Eighteen months ago our school was a barren paddock with the odd red gum tree. As part of the development of the school, we paid for the installation of a comprehensive irrigation system that will water the many plants that we hope will flourish in the new school environment. We planted numerous shrubs and trees, most of them being water tolerant, with the assistance of many of our community members. The latest audit carried out by one of our students indicated that about 543 small plants and 28 larger trees have been planted in the last 10 months. As a part of the Sustainability Forum we are implementing and in conjunction with the Darebin Creek Management, we are incorporating a planting session when another 150 shrubs will be planted around the perimeter of the school. An arrangement with Darebin Creek Management will see them come out and work with all the students in our school to plant about another 150 plants.
Epping Views PS Biodiversity Project
Establishing a real sustainability culture where students live sustainability is a difficult task. These students have come from many different schools with many different ideas, practices and beliefs about sustainability. In an attempt to develop this culture we have undertaken the following:
Action Teams – All students and teachers are involved in an Action Team. The meeting times for these teams are written on the Term Planners and everyone is required to attend them. These are held for about an hour during school time. The teaching and learning that occurs in the biodiversity is based on the curriculum areas identified in our SEMP plan that have not yet been established in the school.
Continual – Students continually see and are reminded about sustainability practices at assemblies, in the newsletter, at working bees, in everything they see around the school
Curriculum – We have incorporated sustainability units of work into our programs to further embed the message about sustainability.
The establishment of the Sustainability Action Teams which incorporates all students and staff at our school was a very significant event at Epping Views. The Biodiversity Team along with other Sustainability teams has met 3 times a term since term 2 to establish purpose, goals, select leaders, complete tasks such as moving mulch, cleaning out compost bins, weeding and creating posters advertising biodiversity. The biodiversity leaders have rung Darebin Creek Management to invite them out to our school, have met with Peter Grenfell about organising a forum and a planting day, have prepared speeches to present at whole school assemblies summarising what has been achieved and have accepted cheques from organisations who provided the school with funds. The involvement by the students has been extremely important in developing a real sustainability culture at Epping Views.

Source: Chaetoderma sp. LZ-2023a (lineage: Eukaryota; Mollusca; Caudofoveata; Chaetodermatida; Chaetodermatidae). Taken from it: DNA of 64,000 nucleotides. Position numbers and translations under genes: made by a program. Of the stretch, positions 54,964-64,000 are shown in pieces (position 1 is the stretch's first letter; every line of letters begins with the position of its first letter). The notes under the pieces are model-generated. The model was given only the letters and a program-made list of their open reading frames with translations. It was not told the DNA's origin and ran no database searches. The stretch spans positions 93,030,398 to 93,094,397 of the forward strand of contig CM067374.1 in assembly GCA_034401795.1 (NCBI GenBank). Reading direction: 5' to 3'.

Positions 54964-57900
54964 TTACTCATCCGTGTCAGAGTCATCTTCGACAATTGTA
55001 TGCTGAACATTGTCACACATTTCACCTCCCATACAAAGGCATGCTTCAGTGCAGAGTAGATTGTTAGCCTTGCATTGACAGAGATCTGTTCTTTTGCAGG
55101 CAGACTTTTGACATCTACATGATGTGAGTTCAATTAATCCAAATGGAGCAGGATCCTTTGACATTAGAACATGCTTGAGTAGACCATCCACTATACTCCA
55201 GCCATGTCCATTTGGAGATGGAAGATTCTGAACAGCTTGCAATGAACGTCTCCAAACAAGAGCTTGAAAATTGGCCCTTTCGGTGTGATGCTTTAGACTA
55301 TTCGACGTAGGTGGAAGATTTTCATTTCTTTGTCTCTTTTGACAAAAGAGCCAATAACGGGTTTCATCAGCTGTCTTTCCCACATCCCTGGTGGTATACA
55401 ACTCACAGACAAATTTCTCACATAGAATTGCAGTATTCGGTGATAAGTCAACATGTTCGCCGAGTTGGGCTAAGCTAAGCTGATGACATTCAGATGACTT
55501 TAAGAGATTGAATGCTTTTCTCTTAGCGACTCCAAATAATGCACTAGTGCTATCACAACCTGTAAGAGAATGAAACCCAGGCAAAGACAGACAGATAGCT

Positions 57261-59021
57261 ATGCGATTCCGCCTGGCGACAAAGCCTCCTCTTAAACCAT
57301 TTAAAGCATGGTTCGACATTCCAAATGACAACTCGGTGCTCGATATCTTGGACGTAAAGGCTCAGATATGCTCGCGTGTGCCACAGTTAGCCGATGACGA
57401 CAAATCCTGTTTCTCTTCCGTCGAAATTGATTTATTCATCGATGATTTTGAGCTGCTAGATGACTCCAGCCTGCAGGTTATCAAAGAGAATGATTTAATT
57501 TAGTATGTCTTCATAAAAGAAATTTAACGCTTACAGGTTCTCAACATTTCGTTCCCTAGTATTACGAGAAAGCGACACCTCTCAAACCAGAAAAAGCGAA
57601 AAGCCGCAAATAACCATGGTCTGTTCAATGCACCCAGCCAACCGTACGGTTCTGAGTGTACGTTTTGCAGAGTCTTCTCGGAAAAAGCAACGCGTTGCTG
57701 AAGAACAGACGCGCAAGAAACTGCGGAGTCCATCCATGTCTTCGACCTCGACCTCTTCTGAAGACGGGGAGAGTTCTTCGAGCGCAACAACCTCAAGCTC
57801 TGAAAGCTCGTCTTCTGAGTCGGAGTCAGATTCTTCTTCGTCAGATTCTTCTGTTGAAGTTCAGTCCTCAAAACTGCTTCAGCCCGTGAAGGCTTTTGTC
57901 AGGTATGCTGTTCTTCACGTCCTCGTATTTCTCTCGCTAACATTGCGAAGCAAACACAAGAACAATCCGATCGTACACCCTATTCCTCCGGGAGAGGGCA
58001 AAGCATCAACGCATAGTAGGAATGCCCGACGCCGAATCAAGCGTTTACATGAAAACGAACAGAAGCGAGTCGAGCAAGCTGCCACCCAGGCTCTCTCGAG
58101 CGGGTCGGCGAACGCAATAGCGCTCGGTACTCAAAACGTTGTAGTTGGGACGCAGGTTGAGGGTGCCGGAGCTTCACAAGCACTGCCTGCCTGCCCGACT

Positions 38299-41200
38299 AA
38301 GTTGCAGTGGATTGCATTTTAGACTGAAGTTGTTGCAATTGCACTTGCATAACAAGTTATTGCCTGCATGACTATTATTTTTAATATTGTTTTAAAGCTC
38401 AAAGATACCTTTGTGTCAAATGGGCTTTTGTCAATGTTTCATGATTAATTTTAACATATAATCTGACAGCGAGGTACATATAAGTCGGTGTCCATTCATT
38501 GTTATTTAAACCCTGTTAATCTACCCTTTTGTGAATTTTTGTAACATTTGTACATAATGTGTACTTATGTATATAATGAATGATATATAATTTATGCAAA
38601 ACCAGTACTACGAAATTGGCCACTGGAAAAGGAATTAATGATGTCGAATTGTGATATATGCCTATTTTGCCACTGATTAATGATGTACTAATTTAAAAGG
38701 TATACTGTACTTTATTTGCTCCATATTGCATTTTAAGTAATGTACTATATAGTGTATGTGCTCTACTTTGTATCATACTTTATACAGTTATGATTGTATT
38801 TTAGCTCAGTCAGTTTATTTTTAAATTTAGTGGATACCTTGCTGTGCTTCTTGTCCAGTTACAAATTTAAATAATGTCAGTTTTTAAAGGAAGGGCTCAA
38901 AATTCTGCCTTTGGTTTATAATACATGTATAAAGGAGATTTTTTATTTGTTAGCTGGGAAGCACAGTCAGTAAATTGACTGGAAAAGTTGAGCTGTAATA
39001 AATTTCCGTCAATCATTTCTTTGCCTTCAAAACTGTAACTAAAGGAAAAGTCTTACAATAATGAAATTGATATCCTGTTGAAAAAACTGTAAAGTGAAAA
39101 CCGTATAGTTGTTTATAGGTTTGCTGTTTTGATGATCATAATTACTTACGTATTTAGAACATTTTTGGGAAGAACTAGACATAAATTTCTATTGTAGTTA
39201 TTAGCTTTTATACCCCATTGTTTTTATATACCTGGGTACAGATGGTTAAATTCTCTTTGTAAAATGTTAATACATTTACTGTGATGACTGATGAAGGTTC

Our school has been in existence for 18 months. As with all new schools there are many challenges and a lot of things that need to be established and various projects maintained. In our case there have been insufficient funds to implement the many exciting, beneficial and comprehensive ideas and projects put forward by our students, staff and community. In an attempt to put some of these ideas into place we have tried the following:
Donations – We have received donations from various sources including items from teachers and various members of the school community. These have included plants, equipment such as small spades, sheds, etc
Internal Organisation – With internal organisation a staff member has been provided with time to enable him to build vegetable gardens. On different occasions this has included working with students in the biodiversity team to assist with the building process. This meant that we only needed to purchase the required materials and didn’t have to pay for labour.
Planting skills/Time management – As our sustainability action team meetings run for just an hour, it has been difficult managing the skilling up of children on planting and getting enough planting done in an hour session. The senior students in the school have done a tremendous job of assisting younger students with their planting. This has allowed for the effective planting and growing of our school’s vegetable garden.
Our principal was passionate that we have chickens at our school. She organised for a small shed she obtained to be placed at the school to be used as a ‘chicken house’. A wire enclosure was built around the shed to house chickens, rabbits and guinea pigs. Parents cleaned up the area and lots of the schools’ fruit and vegetable waste is being used to feed the animals. Some of the biodiversity action team students have been given the responsibility to care for and feed the animals. The introduction of these animals has created great interest amongst the students and the school community and it has become a huge external learning focus for all students.
Although we had organised a plan for the location and construction of the chicken pen, there was little money in the school’s budget to finance the materials. We were fortunate enough to obtain some funding through a program called the ‘Book of Light’ which is an initiative to support those affected by the February 7th bushfires. The design of the pen included a double door so that the children could come into the pen without the animals getting out. The staff member who constructed the pen had to encounter large rocks, which
further delayed the process. As the pen was built by a staff member, the construction process took quite a few weekends, though was successfully completed in July of this year. The school then had to go about purchasing animals for the pen, and were mindful that roosters were more suited to rural area.